As a parent, I am tired. So very, very tired. I am tired from lack of sleep, and from the lack of having enough alone time to recharge my batteries. I am tired of constantly trying to juggle work, family, and the endless daily tasks that make up my life. But mostly I am tired of trying to live up to the expectation of being the Perfect parent, because I'm not -- and neither are you. The day my daughter was born was the best day of my life, and I vowed to do everything in my power to keep her safe and secure in a world that can be so scary and unpredictable. Little did I know that most of the scary and unpredictable things I would encounter would be in my own head.

Unrealistic expectations

Parenthood should be the most joyous experience that you could possibly have in life -- and for most of us it is. But for some people, it triggers unrealistic expectations of perfection that can never be satisfied. As a parent and recovering perfectionist, I struggle daily with trying to be the best parent I can be, while constantly trying to quiet the voices in my head that tell me I need to do better.

And the voices are unrelenting. They tell me that my daughter should be eating more vegetables and less ice cream, and that she should be socializing with other children more. They tell me that she should be enrolled in swimming/karate/dancing/painting lessons. The voices scold me when I'm impatient with her, when I zone out and mentally review my to-do list while playing with her, and when I take an hour to go out alone in nature instead of spending time with her.

The voices are loud, and they often keep me awake into the wee hours of the morning.

Good enough parent

I don't know about you, but I'm tired of listening to those voices. So please, join me in my efforts to lower the bar a bit and become what child psychologist Bruno Bettleheim referred to as "a good enough parent" instead of a perfect one. Because, as hard as it is to admit, children really are satisfied with the simple things in life. It is the quiet moments you spend sitting and reading with them before bed, the time spent at the park, and the everyday cuddles that they remember. Children don't care if you are rich, cook every meal from scratch, or that you spend every waking second with them. In other words, children don't care if we are perfect Parents -- so why do we?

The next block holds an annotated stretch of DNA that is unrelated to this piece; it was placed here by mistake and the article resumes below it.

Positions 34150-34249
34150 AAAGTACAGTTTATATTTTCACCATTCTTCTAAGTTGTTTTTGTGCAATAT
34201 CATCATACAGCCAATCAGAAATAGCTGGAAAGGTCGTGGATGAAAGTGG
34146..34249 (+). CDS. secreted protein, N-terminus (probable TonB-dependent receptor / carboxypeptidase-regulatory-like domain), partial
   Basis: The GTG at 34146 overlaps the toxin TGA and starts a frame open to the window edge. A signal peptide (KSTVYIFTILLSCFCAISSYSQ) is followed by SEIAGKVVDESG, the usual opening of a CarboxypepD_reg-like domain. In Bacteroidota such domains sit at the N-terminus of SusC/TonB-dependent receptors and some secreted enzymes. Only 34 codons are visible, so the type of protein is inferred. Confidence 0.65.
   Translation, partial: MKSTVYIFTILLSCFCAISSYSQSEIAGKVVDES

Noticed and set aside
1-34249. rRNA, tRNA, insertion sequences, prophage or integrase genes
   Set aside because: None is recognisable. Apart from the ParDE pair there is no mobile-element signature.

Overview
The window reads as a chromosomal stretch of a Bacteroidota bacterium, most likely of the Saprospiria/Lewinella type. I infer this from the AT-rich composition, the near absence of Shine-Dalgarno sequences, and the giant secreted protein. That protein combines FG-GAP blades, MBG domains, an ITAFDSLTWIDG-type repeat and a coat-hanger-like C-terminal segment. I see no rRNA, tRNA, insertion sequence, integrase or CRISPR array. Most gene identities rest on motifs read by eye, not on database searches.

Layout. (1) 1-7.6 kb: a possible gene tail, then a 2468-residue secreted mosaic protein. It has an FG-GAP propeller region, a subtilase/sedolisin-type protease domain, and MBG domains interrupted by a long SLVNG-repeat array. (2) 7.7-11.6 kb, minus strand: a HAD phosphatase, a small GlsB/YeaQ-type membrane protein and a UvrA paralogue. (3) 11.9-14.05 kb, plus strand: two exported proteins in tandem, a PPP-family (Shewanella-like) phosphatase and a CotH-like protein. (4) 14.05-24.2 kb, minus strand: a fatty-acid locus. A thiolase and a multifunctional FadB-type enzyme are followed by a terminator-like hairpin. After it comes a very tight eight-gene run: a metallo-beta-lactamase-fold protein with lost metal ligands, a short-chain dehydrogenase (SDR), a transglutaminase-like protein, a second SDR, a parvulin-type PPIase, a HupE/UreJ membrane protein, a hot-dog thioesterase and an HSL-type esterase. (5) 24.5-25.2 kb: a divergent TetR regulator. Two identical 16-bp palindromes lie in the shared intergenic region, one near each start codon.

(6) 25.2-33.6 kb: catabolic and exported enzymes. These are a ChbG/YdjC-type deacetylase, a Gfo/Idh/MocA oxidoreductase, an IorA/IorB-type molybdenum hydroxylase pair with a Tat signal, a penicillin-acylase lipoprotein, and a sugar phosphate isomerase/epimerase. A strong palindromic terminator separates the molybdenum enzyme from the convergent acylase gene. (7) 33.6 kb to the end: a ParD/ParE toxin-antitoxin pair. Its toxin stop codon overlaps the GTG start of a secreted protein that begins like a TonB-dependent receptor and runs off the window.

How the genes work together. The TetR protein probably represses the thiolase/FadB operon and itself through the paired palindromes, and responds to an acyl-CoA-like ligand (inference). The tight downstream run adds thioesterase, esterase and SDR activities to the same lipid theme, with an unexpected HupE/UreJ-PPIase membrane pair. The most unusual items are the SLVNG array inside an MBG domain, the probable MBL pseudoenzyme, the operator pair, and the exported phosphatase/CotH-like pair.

In fact, in the majority of cases, most parents are indeed good enough. Aside from the horrible cases of child abuse we hear about in the news [VIDEO], most of us really do deserve a pat on the back. But some of us could do a whole lot better.

I was reminded of this recently when I witnessed an angry mother loudly and harshly scolding her two small toddlers on a public street. It was disturbing enough that people around her, including myself, literally stopped and stared, not quite believing what we were seeing. The incident brought tears to my eyes and stayed with me for days. I went home that night and hugged my daughter as tightly as I possibly could. As imperfect as I am, I would never talk to my child that way, and it saddened me to think of the many children who are not so fortunate.

So my final words of wisdom are this: If you ever have to ask yourself if you are a good enough parent, then you are -- because a bad parent wouldn't care enough to ask.